The Best LA Restaurants For Pasta

When you’re dead set on eating some carbohydrates and sauce, let this guide be your roadmap.
The Best LA Restaurants For Pasta image

photo credit: Krystal Thompson

Look, we’re not going to stop you from busting out some Kraft and eating it straight from the pot, but we will let you know that there are tons of better options when you’re in the mood for pasta—like these restaurants across the city that specialize in turning flour and water into magic. Whether you’re looking for bolognese showered with 60-month-aged parmigiano reggiano or a big bowl of spaghetti and meatballs, head to these spots.


photo credit: Jakob Layman



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Mother Wolf is the second restaurant by the chef from Felix, who is famous for making some legendary cacio e pepe. We’re happy to report that this incredible bowl of pasta has made the trek to Hollywood unharmed. This creamy, peppery masterpiece would be our favorite pasta here if it wasn’t for the rigatoni all’amatriciana. The classic Roman dish is a perfect balance between the rich and crispy guanciale, the slightly sweet pomodoro sauce, and the salty kick of the pecorino romano on top. We’ve come to Mother Wolf simply to eat this bowl of pasta at the bar at 5:30pm, and we’d gladly do it again.

photo credit: Jakob Layman



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The spicy pomodoro at this Italian spot in West Adams might just be our favorite pasta we’ve ever eaten in LA. The bowl comes filled with thick, conch-like noodles tossed in creamy, bright-orange pomodoro that's topped with a giant dollop of ricotta and basil. It’s spicy, sweet, and herbaceous with just the tiniest hint of truffle at the end. But why stop there? Cento also does an amazing beet spaghetti that's way better than it sounds, and a goth-black squid ink mafaldine tossed with sweet shrimp and 'nduja.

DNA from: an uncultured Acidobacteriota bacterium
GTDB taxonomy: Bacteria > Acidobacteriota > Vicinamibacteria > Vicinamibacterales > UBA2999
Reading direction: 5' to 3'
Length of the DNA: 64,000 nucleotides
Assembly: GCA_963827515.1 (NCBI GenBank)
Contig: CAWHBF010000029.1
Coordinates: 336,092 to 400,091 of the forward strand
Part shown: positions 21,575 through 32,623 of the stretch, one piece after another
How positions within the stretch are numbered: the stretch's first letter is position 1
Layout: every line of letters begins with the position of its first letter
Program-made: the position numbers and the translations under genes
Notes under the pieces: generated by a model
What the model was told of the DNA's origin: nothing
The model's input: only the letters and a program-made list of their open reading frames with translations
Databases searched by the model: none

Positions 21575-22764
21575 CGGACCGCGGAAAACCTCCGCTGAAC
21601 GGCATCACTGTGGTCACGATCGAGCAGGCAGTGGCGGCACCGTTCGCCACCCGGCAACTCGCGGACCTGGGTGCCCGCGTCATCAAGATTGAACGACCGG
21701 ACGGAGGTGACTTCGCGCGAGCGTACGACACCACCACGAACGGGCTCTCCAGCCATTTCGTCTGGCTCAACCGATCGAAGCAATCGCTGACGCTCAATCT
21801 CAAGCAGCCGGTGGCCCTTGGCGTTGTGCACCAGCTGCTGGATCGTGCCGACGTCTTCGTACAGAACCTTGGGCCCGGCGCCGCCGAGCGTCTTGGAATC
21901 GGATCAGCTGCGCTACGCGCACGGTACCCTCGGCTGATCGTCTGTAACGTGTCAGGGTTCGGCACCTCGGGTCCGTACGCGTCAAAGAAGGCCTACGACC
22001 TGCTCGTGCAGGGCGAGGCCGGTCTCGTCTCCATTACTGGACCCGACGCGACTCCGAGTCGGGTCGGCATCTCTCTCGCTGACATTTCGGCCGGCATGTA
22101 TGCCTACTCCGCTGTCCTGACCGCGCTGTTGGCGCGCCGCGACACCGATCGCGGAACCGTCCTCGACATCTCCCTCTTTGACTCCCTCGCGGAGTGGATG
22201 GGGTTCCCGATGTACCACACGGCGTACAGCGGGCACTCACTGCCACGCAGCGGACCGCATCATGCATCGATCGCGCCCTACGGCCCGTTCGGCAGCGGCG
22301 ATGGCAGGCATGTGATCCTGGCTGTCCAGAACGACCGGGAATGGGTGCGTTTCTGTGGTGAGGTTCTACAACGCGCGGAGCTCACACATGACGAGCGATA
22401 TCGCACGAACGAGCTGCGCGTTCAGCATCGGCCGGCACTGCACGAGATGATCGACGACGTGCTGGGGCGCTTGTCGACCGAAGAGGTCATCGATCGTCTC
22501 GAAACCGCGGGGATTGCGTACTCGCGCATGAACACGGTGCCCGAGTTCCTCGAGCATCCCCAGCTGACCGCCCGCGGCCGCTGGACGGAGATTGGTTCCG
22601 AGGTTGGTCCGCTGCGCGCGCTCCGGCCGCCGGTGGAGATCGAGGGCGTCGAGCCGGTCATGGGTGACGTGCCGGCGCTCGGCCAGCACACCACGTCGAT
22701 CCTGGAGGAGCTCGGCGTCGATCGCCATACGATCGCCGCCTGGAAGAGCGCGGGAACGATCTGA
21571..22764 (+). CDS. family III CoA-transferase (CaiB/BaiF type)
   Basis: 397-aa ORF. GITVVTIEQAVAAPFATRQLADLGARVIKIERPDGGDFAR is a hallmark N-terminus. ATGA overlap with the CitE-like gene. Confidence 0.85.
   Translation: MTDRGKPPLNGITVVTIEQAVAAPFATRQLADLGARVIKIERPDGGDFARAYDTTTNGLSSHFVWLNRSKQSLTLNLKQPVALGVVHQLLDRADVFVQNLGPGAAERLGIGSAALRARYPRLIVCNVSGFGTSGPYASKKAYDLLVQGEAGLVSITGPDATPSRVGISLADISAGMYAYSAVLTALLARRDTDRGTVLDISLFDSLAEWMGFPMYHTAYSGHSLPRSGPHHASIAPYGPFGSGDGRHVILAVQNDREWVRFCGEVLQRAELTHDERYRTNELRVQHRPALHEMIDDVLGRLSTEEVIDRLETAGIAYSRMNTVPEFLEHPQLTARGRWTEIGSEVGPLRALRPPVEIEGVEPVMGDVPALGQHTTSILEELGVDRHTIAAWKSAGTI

If you need help visualizing what the heck the Plin Dell’ Alta Langa is at Antico Nuovo, just picture tiny pillow-shaped agnolotti stuffed with ground beef cheeks, pancetta, and a bit of rabbit, then braised in butter and sage. The housemade pasta is perfectly al dente, and all of the meats blended inside are as balanced as a barbershop quartet’s harmonies. This dish alone is an excellent reason to keep this Italian spot in Koreatown in your rotation of romantic date spots, but you should also come here for some of the best ice cream in town.

Much like Oprah is famous for giving out cars, Felix is famous for dishing out cacio e pepe. You’ll notice this creamy bowl of pecorino-topped tonnarelli on almost every table in the restaurant, and for good reason. Unlike other renditions around town, they don’t skimp on the pepper, and the result is a dish that tastes like what might happen if fresh peppercorns were made into a perfume and coated along each piece of paste, one-by-one.

If you live in Pasadena, you know about Union. But if you don’t, it’s time you learn—this Italian spot serves pastas worth driving for, even if you live in the farthest part of Marina del Rey. There’s an excellent carbonara/cacio e pepe mashup made with tonnarelli that’s so thick, it could almost pass for udon. It tastes like grown-up mac and cheese. You’ll like it.